Axeltoss: Esports is all the time. Games and matches are happening every day—players moving, sponsors becoming involved, governments endorsing, championships on weekends, not to mention stories that haven’t been broken yet and behind-the-scenes activities always moving and shifting. Our team will be living and breathing esports—seven days a week almost isn’t enough.
What sort of content are you most excited to do for Inside eSports?
PancakePow: I’m the only Latin female host in the world currently and now I have a platform that will allow me to feature women in esports. It is my mission to have a feature a week highlighting what women are doing for esports and the women who play competitively.
What are your favorite esports titles to watch?
Axeltoss: StarCraft is my favorite—especially most recently the GSL Final between Zest and TY. Clash Royale and Rocket League are pretty fun for me to play and watch so I am semi-actively involved with those scenes.
I’m getting into Counter-Strike a bit more and am beginning to understand the depth of the game at the pro level, which is turning out to be tremendously fun. League of Legends and Dota are a bit difficult for me to get into due to the complexities of the items and spells and abilities but I still find the matches enjoyable.
Alex, how do you think the StarCraft 2 scene is doing compared to other games?
Axeltoss: StarCraft 2 is in an interesting position. There are still tons of passionate fans, including myself, that follow tournaments actively.
One of the best GSL finals occurred recently where we were able to witness the dominance of Zest, a player who the commentator Tasteless regards as “The best Protoss of all time.” Game One alone was a perfect display of why StarCraft is great. Both players were so high level and evenly matched that the game truly turned into a game of chess, where each structure and unit could be seen as bishops, knights, and pawns, where every single unit has an incredible importance, one misstep could lead to defeat. A stage where each player truly showed their colors and why they are regarded as the best in the world.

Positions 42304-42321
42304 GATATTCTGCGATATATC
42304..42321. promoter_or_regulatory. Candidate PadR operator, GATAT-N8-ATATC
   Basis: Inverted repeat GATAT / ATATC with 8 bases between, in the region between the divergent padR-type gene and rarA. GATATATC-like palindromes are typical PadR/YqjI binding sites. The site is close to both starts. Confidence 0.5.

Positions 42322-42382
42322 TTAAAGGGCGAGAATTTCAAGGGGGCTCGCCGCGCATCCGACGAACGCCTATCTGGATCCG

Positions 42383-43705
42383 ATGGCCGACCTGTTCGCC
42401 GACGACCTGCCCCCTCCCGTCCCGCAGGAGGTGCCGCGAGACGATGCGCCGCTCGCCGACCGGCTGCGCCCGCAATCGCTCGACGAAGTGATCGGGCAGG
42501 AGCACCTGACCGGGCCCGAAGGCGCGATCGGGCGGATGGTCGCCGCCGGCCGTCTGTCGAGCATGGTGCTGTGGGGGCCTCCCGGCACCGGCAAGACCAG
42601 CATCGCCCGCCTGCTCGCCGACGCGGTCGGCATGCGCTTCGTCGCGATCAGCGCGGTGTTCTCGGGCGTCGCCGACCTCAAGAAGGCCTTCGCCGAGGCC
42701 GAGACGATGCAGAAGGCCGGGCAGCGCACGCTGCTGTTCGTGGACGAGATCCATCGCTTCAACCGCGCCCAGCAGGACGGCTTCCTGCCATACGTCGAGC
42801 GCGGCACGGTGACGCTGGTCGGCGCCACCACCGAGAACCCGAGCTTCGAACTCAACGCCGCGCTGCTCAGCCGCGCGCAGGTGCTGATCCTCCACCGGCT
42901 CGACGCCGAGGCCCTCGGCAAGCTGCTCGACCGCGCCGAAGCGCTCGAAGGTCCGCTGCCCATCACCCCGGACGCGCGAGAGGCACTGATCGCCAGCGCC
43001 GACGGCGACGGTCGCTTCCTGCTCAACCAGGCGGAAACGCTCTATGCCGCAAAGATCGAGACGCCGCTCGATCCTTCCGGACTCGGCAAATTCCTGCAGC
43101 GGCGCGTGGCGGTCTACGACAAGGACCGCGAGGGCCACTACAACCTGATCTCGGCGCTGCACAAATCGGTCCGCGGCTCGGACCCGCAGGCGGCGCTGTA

The new expansion is dynamic and fast paced, and Blizzard seems to be working with the community a lot more to ensure the game succeeds as an esport. StarCraft 2 is unique in that it fulfills a small need in the esports landscape, the RTS 1v1 title with history. I feel like this fact is the reason we will see StarCraft thrive for many many years to come. It provides an incredibly unique viewer experience for esports fans that can truly not be replicated anywhere else.
In early esports growth it was a competition—who is the best esport. The landscape is adjusting where we are seeing communities and esports entities begin to support each other more. There is a place for multiple esports titles that each provide fulfillment in their own unique ways. I feel StarCraft is one of those which provides a unique viewing experience and is still growing. It’s smaller than the other big esports titles but has it’s own niche and will thrive within that niche.